Scott Sessions (copy)

U.S. Sen. Tim Scott (center) and then-Sen. Jeff Sessions (right) meet with criminal rehabilitation experts at North Charleston City Hall in December 2016. The now-Attorney General Sessions and Scott met with state and local law enforcement officials on Thursday. File/Brian Hicks/Staff 

Attorney General Jeff Sessions and U.S. Sen. Tim Scott discussed the parallels between the Charlottesville riot investigation and Charleston's Emanuel AME Church shootings when Sessions made an unannounced visit Thursday to North Charleston.

Sessions was in town for a closed-door meeting to discuss the U.S. Justice Department's law enforcement goals, which included a sit-down with state and local officials.

But during their one-on-one time, Scott, R-S.C., said he and Sessions talked about the parallels between the two incidents where racial prejudice, violence and a fatal outcome is a link.

"We were just having a dialogue on Charlottesville that led into Mother Emanuel," Scott said during an interview after the meeting concluded. "And we talked about Dylann Roof, and we talked a little bit about Walter Scott as well.

"I was making the point that as a Charlestonian, we are very familiar with the provocative nature of hate and the challenges that one faces when confronting it," he added. "I thought it was important for me to share those thoughts with the attorney general."

Scott was referring to Roof's racially charged June 2015 slayings of nine black worshippers at Charleston's Emanuel AME Church, and the shooting of Walter Scott, a fleeing, unarmed black motorist shot and killed by a white North Charleston police officer.  

Sessions left Thursday's meeting, which was held inside the police department at North Charleston City Hall, without making a public appearance or statement. 

Part of the discussion, Scott said, centered on what powers the federal government can bring to the investigation by focusing resources on the white supremacist-charged rioting in Charlottesville and the evidence-gathering needs in Ohio, simultaneously.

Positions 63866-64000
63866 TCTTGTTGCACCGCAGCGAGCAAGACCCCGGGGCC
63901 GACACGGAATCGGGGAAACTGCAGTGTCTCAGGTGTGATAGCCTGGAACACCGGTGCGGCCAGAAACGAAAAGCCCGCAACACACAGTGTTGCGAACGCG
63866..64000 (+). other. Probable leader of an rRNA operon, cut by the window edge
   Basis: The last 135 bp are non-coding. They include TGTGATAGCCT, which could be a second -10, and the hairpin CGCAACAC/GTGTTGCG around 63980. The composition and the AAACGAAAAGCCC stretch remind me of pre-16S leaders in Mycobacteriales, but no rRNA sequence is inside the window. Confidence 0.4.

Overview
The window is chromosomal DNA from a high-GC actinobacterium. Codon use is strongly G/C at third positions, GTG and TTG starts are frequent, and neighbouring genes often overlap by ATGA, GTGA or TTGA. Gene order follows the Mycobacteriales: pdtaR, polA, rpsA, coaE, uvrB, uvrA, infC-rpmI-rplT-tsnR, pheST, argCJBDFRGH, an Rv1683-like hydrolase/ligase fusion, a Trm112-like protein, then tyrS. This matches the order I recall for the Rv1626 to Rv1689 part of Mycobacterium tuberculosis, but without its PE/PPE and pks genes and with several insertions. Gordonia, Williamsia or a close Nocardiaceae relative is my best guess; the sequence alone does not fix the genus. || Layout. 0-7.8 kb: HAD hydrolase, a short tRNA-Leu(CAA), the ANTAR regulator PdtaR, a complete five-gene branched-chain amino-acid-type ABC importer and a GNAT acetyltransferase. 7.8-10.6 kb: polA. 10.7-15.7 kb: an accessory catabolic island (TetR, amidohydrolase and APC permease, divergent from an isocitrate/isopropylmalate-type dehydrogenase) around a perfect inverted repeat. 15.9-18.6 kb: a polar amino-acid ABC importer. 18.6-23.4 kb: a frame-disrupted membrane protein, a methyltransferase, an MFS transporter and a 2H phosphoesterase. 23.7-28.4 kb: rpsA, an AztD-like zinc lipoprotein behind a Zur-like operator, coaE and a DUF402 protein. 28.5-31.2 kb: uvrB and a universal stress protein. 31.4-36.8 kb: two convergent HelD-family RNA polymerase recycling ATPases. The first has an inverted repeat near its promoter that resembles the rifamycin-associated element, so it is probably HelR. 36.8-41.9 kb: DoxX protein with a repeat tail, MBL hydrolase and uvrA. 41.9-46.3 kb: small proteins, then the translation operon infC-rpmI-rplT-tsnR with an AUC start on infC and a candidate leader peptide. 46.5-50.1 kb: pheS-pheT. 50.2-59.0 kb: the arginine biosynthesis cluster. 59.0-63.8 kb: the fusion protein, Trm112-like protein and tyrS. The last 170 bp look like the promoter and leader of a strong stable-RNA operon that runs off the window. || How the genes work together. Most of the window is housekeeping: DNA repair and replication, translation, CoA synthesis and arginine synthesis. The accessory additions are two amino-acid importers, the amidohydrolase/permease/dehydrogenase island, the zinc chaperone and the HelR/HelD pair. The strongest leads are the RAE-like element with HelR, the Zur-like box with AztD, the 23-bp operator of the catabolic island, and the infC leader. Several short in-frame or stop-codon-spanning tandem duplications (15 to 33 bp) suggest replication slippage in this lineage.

Ohio resident James Alex Fields Jr., 20, is accused of killing a woman and running over and injuring 19 others when he drove his Dodge Challenger into a crowd of counter marchers Saturday as part of white nationalist rally. Charlottesville resident Heather Heyer, 32, died in the vehicle attack.

Sessions gave assurances that every facet of the Justice Department would be put into play, Scott said.

"We talked about the fact that, according to Jeff Sessions, it is their number one priority. They are spending the resources and making sure that whatever is necessary to close this case and do the work of that case is going to be done," Scott said.

He added, "There is not a higher priority from his perspective than Charlottesville."

Session's visit was originally scheduled to be in another part of the state, Scott said, but it was reconfigured in Charleston to match schedules. This is the second time Scott has brought Sessions to North Charleston. Previously, it was for a low-key visit when the former Alabama U.S. senator faced an uncertain future heading into his confirmation hearings for attorney general.

Among the 25 to 30 people from law enforcement at the meeting were 9th Circuit Solicitor Scarlett Wilson, Charleston Sheriff Al Cannon and S.C. Department of Corrections Director Bryan Stirling.

Wilson said she came away with a positive outlook on Sessions and Scott concerns about the future of law enforcement.

"They clearly want to lift up law enforcement and give them the moral support they need," she said. "(Attorney) General Sessions and Sen. Scott were crystal clear in repudiating hate groups, and they understand the state's need to to have the federal government's support in criminal prosecutions."

Wilson added that federal laws are stricter and have tougher sentences for crimes.

"We need their help with some of our worst actors," she said.

Reach Schuyler Kropf at 843-937-5551. Follow him on Twitter at @skropf47.

Political Editor

Schuyler Kropf is The Post and Courier political editor. He has covered every major political race in South Carolina dating to 1988, including for U.S. Senate, governorship, the Statehouse and Republican and Democratic presidential primaries.